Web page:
3Early churchWe can only guess at the music used by the church during the apostle’s time.We do know that a form of chant was well established by the 4th century.Chant was influenced by the Psalms but some hymn-type songs were beginning to be used.The move away from Psalms produced great conflict.
4Early churchIn the 2nd-3rd century, a more heated controversy arose over the use of instruments.Early church fathers, such as Origen, could not ignore the use of instruments in Scripture but were cautious in using them for church due to associations with lascivious amusements and performances.
5Early church Two trends began to appear: One utilized instruments seeking to be in the world but not of it.The other tended to practice self denial and seclusion.The latter resulted in monasticism in the Catholic ChurchIt eventually won the day and instrumental music was prohibited from the church for nearly 1,000 years.
6Early churchEven without music, songs were viewed as a great teaching tool.Heretical teachers recognized this as well (Gnosticism and Arianism).Likewise, Ambrose (4th century), inspired by the near-Eastern hymnic enthusiasm, introduced the metrical hymn into Western worship.
7Council of Laodicea (363-364) The Council of Laodicea laid down the law concerning music:Forbade all non-Scriptural hymns.Warned about the influence of the secular music style.Took the first step toward the ultimate elimination of congregational singing by designating specific singers to participate in the service.This was the beginning of additional controversies:Sacred vs. secular musicCongregational vs. professional singing
8Church takes over music As the true founder of papal power and authority, Pope Gregory I (6th century) laid the basis for the church's take-over of music as its sole possession.Music digressed to chant using only one part, but eventually started using multiple parts on special occasions.
9Church takes over music The use of multiple parts developed to the point that it became only for professionals.The common person was unable to participate even if the church allowed it.All songs were also sung in Latin.The church continued its domineering hold on music for the next years.
10Church loses its hold on music In the 13th -14th century, people began to view church as less important due in part to:Rival Popes in Avignon and RomeFailure of the CrusadesDivision of the West and EastPeasant uprisingsHundred Year’s WarCorruption of the clergyMan began to react and turn from the church.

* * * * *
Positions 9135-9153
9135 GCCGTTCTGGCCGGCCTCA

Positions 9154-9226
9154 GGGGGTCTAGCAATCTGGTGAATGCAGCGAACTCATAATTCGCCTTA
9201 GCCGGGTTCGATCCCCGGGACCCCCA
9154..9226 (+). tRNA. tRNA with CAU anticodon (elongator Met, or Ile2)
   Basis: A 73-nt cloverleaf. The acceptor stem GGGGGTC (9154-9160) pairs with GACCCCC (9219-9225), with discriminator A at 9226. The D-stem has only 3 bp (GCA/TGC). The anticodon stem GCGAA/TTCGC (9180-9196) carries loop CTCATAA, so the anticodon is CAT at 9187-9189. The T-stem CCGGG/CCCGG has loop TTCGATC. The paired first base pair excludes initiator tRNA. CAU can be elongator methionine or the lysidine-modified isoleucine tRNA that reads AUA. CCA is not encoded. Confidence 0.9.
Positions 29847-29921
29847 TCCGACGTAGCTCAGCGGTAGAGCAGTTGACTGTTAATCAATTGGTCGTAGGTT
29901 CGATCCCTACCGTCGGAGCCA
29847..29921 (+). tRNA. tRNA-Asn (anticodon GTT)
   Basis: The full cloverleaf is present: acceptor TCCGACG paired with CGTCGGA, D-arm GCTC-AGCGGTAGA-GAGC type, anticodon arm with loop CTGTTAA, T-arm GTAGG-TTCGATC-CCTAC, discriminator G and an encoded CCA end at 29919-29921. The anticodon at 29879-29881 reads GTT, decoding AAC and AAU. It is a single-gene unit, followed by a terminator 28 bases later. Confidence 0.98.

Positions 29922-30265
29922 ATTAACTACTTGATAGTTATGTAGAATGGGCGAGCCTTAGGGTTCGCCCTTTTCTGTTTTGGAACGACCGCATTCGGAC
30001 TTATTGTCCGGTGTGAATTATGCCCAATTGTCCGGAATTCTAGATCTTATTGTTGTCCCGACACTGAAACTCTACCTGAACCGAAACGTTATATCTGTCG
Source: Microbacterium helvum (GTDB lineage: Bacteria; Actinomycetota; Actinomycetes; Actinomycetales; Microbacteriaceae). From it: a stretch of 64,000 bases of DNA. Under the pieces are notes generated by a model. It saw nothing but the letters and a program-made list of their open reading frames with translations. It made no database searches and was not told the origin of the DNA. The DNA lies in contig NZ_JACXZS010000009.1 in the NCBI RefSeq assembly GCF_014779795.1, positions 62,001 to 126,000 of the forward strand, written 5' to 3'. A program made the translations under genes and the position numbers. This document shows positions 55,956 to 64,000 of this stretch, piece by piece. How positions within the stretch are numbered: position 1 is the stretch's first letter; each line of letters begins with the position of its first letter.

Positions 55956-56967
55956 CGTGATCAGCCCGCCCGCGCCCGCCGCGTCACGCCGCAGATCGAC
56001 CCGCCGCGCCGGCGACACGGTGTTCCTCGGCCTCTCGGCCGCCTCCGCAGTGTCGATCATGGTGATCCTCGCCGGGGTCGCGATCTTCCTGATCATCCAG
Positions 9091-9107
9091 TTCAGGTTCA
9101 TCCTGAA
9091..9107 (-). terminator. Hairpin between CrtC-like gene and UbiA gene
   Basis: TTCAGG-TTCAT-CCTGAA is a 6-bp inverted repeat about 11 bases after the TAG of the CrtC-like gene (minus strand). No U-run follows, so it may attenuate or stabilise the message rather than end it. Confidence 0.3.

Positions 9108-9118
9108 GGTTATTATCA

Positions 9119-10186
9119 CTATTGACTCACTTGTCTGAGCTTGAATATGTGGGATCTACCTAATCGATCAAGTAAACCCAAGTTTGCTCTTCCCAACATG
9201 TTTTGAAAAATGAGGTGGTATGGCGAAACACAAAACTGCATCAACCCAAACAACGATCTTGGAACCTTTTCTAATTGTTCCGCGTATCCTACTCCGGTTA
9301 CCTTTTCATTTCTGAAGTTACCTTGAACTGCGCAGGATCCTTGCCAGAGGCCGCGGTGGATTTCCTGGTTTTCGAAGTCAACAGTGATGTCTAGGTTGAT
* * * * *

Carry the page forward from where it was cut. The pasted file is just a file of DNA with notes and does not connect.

11Church loses its hold on music The common people began to take back musicDeveloped religious folk songs for use outside of churchUsed familiar music to produce songs that expressed religious urges and feelings rather than teach.Italians utilized music of the troubadours.Likewise, other countries used music native to their countries.Was this a good development or was it a sign of a weakening and corruption of the church?
12The church’s reactionIn 1325, Pope John XXII sought to squelch this trend by issuing a bull that spoke against:“Figurated” music.Polyphony in new music.New styles of music.The people resented this legislation and continued to develop musicAristocratic courts became new developer of music.
13Reformation influence Began 100 years before reformation with the Czech, John Huss ( ).Utilized single-part songs for the congregation.Would not use instruments.Built a bridge between professional and congregational singing.Tore down the barrier between the secular and sacred.
14Reformation influence Built on the lively singing tradition of the Germans and gave them songs in their own language.Utilized music of the Catholic Church and non-sacred music.Used instruments.Used music with multiple parts.Martin Luther
15Reformation influence SwitzerlandFollowed Huss in reacting to the Catholic Church.Abolished musicDestroyed organsEradicated all other ornaments in worshipUlrich Zwingli
16Reformation influence Took over in Switzerland after Zwingli’s death.Believed only what God inspired should be used in worship.Thus, he only used the PsalmsPut to metrical form and sung to simple unaccompanied unison tunes.John Calvin
17Reformation influence As a result of the Reformation, Protestants stood with two musical positions:An emphasis on elaborate polyphonic music.An emphasis on unaccompanied, Psalm-only, simple songs set to simple metrical forms or folkish tunes.
18Catholic reactionThe Council of Trent ( ) critcized poor and irreverent singing in divine worship.They commissioned Jacobus de Kerle ( ) to write music according to their principles.It allowed no participation by the peopleIt was only for professional musicians and singers.
19English hymnody Isaac Watts 1674-1748 Called the father of English hymnody.Began writing hymns at the age of 16Advocated hymns of human composure rather than only Psalms.He also paraphrased Psalms in order to create a bridge for the Psalm-only people to feel more comfortable walking across.Isaac Watts
20Wesley brothersJohn and Charles Wesley (18th century) came out of the Church of England, which was instrumental in their accepting and using new music.Did not use the choir or organ but used more familiar music.Revivalistic, yet theological.Compared to Puritan Psalm tunes, their songs were characteristic of court songs and considered a radical change.
21Church music in america Watts’ and Wesley’s hymns were used widely along with Psalms.Singing schools were started in the 18th and 19th centuries which developed new tunes while using mainly European texts (All Hail the Power, Amazing Grace).Shape notes created by singing schools.Music in the 18th and 19th centuries was influenced by the camp meetings, Sunday School movement, and revival/tent meetings.Songs characterized by pleadings to come to Christ, lighter and more optimistic.
22Controversies Psalms/Hymns Instruments/No Instruments Simple/Elaborate Unison/Multiple PartsCongregational/ProfessionalSacred vs. Secular